It is only within recent years that even the medical profession have come to know that rheumatism in its slightest forms is one of the most serious diseases of childhood. Ten years ago a child with fleeting rheumatic pains was said to be suffering from "growing pains," and very little attention was paid to the matter. There is no such thing as a "growing pain." Growth of bone and muscle is unconscious and painless. "Growing pains" are invariably rheumatic. "But why make a fuss about so slight a form of rheumatism?" the non-medical person very naturally inquires. "The child will grow out of it and be none the worse afterwards."

That is just the point. He may be none the worse, it is true, but we expose a child to too great a risk if we neglect any signs of rheumatism. In the first place, the child is allowed to go about as usual, exposed to damp and cold. In his rheumatic condition he runs every chance of contracting rheumatic fever. Secondly, the complications of rheumatism are very serious. Even the slighter forms are often attended by heart mischief and chorea, or St. Vitus dance is a possible result of untreated rheumatic affections.

What signs should put a mother on her guard and lead her to take special care? Rheumatism in childhood often begins with sore throat, and every case of sore throat in the nursery associated with pains in the joints require immediate attention Regard all growing pains with suspicion, if any rise of temperature, headache, or signs of illness appear send for a doctor at once, as professional care is necessary in all cases of acute rheumatism. A child with symptoms of acute rheumatism must be put to bed between blankets and given a milk diet until the doctor arrives.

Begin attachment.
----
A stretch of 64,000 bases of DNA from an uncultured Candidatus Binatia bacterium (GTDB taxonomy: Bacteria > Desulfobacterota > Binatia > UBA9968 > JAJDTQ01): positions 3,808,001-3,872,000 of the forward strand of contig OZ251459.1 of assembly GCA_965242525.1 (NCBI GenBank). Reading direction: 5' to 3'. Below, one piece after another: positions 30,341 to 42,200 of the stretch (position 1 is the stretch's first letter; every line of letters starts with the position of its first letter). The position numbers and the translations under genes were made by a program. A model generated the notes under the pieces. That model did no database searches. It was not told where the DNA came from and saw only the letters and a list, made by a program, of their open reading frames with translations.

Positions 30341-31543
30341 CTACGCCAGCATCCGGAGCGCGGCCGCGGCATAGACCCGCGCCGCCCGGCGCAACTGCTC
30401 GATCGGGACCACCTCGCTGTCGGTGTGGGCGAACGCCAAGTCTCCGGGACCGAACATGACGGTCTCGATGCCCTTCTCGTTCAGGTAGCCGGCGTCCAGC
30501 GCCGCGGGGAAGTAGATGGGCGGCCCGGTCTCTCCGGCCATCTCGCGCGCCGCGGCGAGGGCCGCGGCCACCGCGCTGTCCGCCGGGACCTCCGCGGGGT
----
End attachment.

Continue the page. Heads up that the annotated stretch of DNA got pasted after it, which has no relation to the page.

How can we prevent rheumatism in the nursery? The rheumatic child who is subject to joint and muscle pains, who readily suffers from sore throat or nervous twitchings, must be guarded from damp and chill. Damp feet and damp clothes will only too readily bring on a rheumatic attack in any child with the rheumatic tendency, and every fresh attack may injure the heart. The diet is important. Simple, easily digested food is particularly necessary. Butcher's meat should be strictly limited, and plenty of milk provided. Such a child must wear woollen clothing next to the skin. If at any time he gets overheated and perspires much, or comes in " wet through," he should be well rubbed down and dressed in dry clothes. Any chilliness or fever must be treated by a hot bath, and by putting the child into a warm bed, and providing hot drinks of milk and gruel.

The subject of Rheumatism will be more fully dealt with in another part.